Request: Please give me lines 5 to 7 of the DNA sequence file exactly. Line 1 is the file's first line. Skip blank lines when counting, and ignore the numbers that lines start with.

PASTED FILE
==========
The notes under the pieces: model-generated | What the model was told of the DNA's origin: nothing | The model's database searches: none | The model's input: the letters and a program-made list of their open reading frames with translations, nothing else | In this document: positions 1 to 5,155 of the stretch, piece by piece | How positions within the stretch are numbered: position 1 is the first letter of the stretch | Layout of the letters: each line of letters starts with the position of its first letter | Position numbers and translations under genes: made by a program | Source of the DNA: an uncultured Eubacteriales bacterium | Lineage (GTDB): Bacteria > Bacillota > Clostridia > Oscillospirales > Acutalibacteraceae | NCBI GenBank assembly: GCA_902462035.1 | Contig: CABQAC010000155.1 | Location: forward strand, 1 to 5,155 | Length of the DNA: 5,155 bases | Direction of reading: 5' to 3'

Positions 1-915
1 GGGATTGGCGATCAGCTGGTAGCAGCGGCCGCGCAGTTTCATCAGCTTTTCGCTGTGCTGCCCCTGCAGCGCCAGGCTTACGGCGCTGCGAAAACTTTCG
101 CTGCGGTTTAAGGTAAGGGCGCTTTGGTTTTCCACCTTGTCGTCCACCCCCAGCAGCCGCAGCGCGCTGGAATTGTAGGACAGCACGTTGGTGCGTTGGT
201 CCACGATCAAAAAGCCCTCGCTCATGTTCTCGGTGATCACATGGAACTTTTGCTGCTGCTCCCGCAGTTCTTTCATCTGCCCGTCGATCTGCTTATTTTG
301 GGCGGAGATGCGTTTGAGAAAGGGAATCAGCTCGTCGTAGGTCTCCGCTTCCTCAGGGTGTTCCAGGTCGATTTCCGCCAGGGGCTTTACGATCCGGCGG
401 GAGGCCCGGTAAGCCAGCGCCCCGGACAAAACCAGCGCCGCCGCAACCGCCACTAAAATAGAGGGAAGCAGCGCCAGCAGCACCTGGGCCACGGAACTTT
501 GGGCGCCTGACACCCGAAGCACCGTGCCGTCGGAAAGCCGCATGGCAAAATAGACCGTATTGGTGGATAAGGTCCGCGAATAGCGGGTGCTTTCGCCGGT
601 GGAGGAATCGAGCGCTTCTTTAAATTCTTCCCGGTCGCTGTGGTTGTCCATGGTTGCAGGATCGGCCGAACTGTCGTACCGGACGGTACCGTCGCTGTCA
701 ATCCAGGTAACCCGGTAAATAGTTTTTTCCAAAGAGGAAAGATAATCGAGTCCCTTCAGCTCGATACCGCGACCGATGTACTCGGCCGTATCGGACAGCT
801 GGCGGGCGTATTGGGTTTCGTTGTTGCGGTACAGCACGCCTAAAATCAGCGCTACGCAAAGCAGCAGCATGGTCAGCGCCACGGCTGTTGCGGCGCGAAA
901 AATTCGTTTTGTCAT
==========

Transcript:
201 CCACGATCAAAAAGCCCTCGCTCATGTTCTCGGTGATCACATGGAACTTTTGCTGCTGCTCCCGCAGTTCTTTCATCTGCCCGTCGATCTGCTTATTTTG
301 GGCGGAGATGCGTTTGAGAAAGGGAATCAGCTCGTCGTAGGTCTCCGCTTCCTCAGGGTGTTCCAGGTCGATTTCCGCCAGGGGCTTTACGATCCGGCGG
401 GAGGCCCGGTAAGCCAGCGCCCCGGACAAAACCAGCGCCGCCGCAACCGCCACTAAAATAGAGGGAAGCAGCGCCAGCAGCACCTGGGCCACGGAACTTT